The Centre’s plan to increase procurement of pulses may remain on “paper” unless it comes out with a clear policy on “procurement and disposal”, experts say.
Procurement of pulses has been lower historically with the purchase of urad (black matpe) being less than one per cent of the target. As a result, farmers are unlikely to get the minimum support prices (MSP) for pulses, they say.
Data collected by BusinessLine show that pulse procurement has generally been low. Last week, the Union Cabinet raised the procurement limit of tur (pigeon pea), urad and masur (luntil) to 40 per cent from 25 per cent of their total production.
Data show that only 0.7 per cent of the sanctioned 2.25 lakh tonnes (lt) of urad and 5.2 per cent of 7.1 lt of tur could be procured last year by the Centre through its agencies — Nafed (National Agricultural Cooperative Marketing Federation) and Food Corporation of India (FCI).
Moong’s purchase was slightly better with 16 per cent of 4.7 lt (sanctioned quantity) could be purchased. Data also show that mandi prices (all India average) were 5-16 per cent below MSPs during the procurement period.
Usually, the Centre points to higher mandi prices or States’ poor performance for the low procurement. However, data point to the lack of a political will to take any decision since higher mandi prices of pulses will also mean inflation. The retail inflation in pulses was 0.18 per cent in July from the year-ago period.
“As India is not self-sufficient in pulses, the government cannot keep a huge reserve creating an artificial shortage in the market. Whatever quantity is to be procured beyond buffer norms has also to be sold out somewhere and the open market auction is the only option left when pulses are neither demanded by States nor distributed under the National Food Security Act (NFSA),” said a former managing director of Nafed.
The current policy allows the government to reimburse losses to a certain extent and not entirely when Nafed buys at MSP and sells at the market rate. The agency’s procurement policy also takes into consideration how much quantity it can buy, the former official said, adding there is no such limitations for wheat and rice. Increasing the procurement limit “on paper” will have no meaning unless target is also met, particularly when farmers sell below MSPs in mandis, he added.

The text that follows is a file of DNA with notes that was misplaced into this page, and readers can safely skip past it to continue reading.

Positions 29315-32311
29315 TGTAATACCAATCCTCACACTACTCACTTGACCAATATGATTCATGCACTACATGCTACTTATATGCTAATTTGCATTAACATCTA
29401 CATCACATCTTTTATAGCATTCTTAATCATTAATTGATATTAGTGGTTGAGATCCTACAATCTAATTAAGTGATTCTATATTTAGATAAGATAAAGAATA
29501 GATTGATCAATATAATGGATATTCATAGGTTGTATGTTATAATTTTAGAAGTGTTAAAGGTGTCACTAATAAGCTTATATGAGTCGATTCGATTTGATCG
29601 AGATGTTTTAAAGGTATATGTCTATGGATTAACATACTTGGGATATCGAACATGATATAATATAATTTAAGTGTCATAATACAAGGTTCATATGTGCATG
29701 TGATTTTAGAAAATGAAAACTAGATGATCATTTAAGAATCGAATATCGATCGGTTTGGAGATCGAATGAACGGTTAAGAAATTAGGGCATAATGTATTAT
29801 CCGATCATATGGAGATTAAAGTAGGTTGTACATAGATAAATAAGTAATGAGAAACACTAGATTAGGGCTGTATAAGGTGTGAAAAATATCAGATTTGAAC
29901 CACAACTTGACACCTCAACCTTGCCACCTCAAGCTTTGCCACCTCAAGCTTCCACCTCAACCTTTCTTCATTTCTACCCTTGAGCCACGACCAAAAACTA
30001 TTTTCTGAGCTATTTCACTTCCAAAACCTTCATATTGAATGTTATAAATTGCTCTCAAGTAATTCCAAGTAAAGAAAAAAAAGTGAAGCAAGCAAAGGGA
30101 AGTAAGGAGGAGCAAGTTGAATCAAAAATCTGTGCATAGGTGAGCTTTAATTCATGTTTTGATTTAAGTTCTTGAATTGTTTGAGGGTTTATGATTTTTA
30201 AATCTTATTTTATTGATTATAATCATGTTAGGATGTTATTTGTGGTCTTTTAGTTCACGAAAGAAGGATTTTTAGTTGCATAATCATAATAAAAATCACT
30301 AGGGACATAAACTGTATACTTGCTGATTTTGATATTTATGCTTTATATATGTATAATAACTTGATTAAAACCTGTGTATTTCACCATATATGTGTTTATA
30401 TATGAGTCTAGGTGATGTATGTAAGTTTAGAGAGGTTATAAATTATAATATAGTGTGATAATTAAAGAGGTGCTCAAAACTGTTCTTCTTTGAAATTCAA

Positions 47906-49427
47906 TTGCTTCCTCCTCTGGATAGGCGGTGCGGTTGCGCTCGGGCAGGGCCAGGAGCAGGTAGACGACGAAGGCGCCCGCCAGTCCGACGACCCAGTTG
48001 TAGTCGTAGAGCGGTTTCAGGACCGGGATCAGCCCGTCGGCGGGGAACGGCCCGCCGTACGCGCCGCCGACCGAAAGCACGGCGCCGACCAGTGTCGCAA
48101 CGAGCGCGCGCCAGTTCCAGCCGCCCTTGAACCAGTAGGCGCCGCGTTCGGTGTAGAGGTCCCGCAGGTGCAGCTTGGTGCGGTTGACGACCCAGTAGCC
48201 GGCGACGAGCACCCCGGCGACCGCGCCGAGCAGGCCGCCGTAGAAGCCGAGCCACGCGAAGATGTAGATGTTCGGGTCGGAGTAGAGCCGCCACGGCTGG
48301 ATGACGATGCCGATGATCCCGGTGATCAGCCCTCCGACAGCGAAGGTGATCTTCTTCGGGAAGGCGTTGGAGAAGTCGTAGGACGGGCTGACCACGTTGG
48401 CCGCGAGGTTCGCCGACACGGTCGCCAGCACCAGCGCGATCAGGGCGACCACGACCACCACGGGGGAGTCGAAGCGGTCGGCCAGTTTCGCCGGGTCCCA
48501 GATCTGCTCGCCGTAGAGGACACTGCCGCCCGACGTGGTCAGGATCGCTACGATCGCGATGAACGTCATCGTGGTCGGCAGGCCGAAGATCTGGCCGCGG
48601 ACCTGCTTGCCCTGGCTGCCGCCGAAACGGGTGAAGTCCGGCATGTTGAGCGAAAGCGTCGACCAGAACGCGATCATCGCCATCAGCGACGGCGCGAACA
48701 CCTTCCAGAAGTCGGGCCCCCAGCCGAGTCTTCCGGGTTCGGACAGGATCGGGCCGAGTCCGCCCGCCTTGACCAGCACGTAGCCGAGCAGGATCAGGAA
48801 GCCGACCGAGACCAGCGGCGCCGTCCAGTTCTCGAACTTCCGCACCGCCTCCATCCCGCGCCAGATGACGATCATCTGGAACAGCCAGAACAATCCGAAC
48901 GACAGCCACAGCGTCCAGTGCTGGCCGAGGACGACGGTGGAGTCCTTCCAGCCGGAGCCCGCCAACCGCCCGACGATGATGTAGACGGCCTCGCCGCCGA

According to the Agmarknet portal, moong prices in top producer, Rajasthan, were 22.3 per cent below MSP of ₹7,275/quintal during November-January of 2021-22 when the government procured the pulse crop in the State.
However, it could procure only 57,260 tonnes though the sanctioned quantity was 3.61 lt. From Karnataka, the government purchased 13,980 tonnes out of 30,000 tonnes sanctioned, 46.6 per cent of the target, the highest for any crop among all States.
Uttar Pradesh was the only State where urad in mandis was sold above MSP between March and July this year, the main arrival period. There was no procurement of the crop despite 63,000 tonnes approved.
Criticising the Centre’s move not to include moong and chana in the higher limit of 40 per cent, Kisan Mahapanchayat’s president Rampal Jat said since masur has been included in the decision which shows that the move is also for rabi-grown pulses, there should be no restriction of quantitative limit on procurement of pulses and oilseeds as done in paddy and wheat.